Tuesday, May 17, 2011

Rooted in Motherhood

At Hyphen mag, a wonderful post about post-birth traditions in Asia:
While post-birth care for mothers is not mainstream practice in Western medicine, many Asian, Middle Eastern, Latin, indigenous and other cultures view the month or so following birth as a sacred and crucial time for new moms to recover. Traditions vary by ethnicity, region and religion, but there are common themes: female-oriented, family-centric support networks; a focus on fortifying the new mother’s health; and rites of passage and celebrations marking new beginnings. Many Asian American women abide by or adapt traditions out of respect for the older generation, and some second-generation Asian American women are following the traditions even more closely than their foremothers.

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But many Asian post-birth traditions adhere to the belief that a mother’s health is intimately connected to that of her newborn. For thousands of years, Asian and Pacific Islander families have viewed the initial month after birth as a vital period of growth and recovery for both, requiring the pair to be shielded from the “hostile” world. Therefore, new mothers are typically pampered by their own mothers and relatives — in short, the mothers get mothered.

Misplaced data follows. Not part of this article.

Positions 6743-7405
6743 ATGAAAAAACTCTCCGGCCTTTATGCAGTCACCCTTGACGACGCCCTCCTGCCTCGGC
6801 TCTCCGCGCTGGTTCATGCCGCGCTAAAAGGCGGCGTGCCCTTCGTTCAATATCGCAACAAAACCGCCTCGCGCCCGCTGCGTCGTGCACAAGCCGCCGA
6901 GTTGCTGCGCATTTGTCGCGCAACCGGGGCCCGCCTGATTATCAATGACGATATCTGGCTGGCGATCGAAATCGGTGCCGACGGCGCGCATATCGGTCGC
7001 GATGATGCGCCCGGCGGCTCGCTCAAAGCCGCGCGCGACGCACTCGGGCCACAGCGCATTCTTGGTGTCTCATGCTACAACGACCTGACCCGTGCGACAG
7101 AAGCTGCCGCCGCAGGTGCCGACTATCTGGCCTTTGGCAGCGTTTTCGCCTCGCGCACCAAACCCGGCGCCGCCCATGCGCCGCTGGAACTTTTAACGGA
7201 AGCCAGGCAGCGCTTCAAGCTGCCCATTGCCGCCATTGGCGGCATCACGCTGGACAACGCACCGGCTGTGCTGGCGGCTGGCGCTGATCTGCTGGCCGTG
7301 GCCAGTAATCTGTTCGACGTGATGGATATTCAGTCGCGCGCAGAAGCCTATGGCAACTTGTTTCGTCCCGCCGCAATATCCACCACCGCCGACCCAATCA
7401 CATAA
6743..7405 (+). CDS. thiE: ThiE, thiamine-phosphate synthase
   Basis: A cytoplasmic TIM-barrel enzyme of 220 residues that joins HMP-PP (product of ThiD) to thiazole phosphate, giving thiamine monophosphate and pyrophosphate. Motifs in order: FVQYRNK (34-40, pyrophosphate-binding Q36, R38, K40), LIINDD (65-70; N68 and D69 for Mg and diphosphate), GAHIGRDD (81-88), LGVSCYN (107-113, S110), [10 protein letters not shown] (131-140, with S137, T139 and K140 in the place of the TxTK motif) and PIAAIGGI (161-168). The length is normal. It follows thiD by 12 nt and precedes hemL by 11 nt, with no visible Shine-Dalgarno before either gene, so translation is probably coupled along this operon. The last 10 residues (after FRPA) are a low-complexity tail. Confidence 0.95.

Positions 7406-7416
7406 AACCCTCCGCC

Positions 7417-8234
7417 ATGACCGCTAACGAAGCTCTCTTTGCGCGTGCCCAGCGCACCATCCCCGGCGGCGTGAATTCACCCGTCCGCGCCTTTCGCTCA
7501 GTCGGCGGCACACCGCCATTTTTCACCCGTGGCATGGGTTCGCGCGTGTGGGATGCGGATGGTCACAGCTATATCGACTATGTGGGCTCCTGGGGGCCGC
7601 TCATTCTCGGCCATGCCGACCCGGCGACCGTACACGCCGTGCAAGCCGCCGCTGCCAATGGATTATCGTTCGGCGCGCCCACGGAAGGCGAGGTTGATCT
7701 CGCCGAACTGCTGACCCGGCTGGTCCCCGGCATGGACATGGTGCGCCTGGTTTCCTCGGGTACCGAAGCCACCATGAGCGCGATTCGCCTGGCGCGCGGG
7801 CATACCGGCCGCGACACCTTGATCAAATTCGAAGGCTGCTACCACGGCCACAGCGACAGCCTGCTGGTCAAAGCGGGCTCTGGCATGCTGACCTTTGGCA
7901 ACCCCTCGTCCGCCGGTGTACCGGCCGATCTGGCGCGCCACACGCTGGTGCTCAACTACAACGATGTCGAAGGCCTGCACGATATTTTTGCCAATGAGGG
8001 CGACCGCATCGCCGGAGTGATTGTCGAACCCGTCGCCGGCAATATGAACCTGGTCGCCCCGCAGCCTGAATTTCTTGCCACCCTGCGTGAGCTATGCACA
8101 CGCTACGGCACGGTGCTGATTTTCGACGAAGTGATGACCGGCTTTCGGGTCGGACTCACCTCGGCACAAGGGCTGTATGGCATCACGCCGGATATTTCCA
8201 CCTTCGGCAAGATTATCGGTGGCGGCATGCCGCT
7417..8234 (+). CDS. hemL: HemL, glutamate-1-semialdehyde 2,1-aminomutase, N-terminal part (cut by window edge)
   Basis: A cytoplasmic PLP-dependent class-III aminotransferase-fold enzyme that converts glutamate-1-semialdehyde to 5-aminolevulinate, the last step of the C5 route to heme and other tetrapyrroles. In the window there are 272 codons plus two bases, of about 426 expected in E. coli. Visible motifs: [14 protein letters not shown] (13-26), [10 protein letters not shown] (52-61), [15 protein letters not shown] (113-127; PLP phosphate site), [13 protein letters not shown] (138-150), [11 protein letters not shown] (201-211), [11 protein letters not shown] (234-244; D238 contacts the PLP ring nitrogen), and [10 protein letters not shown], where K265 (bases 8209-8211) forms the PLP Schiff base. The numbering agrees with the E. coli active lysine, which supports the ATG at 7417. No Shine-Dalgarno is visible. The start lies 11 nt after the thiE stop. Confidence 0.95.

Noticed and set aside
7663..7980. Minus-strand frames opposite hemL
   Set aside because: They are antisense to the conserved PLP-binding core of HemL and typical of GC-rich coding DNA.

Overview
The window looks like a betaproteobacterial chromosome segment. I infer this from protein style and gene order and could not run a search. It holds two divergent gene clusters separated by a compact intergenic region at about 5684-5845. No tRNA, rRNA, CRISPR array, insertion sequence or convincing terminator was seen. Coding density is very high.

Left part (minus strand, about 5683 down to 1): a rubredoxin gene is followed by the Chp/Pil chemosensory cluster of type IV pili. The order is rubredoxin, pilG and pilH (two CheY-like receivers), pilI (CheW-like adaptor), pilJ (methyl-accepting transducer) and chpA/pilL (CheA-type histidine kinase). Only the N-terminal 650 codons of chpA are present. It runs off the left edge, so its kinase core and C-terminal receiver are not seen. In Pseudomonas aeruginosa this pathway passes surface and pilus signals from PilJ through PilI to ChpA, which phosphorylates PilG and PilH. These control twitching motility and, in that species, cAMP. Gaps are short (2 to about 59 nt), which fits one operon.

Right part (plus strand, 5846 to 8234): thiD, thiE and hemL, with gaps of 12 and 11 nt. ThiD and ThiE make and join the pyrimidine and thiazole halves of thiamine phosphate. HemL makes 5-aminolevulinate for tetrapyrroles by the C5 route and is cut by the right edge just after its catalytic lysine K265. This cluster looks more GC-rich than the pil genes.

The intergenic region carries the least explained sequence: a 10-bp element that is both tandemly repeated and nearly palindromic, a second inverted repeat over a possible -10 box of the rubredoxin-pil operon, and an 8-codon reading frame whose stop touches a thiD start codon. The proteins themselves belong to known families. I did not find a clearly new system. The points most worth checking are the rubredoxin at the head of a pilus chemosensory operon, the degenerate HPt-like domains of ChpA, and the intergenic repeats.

New mothers also abide by restrictions such as not bathing or washing their hair, eating only warm, low-sodium foods and staying homebound for the month. Often, visitors are not allowed. Also off limits: television, reading, computers and anything that may strain the eyes.
I often wonder what it was like for my children's birth mothers during the first month after birth. Did they get pampered and mothered? Or were post-birth traditions ignored so as to hide the births?

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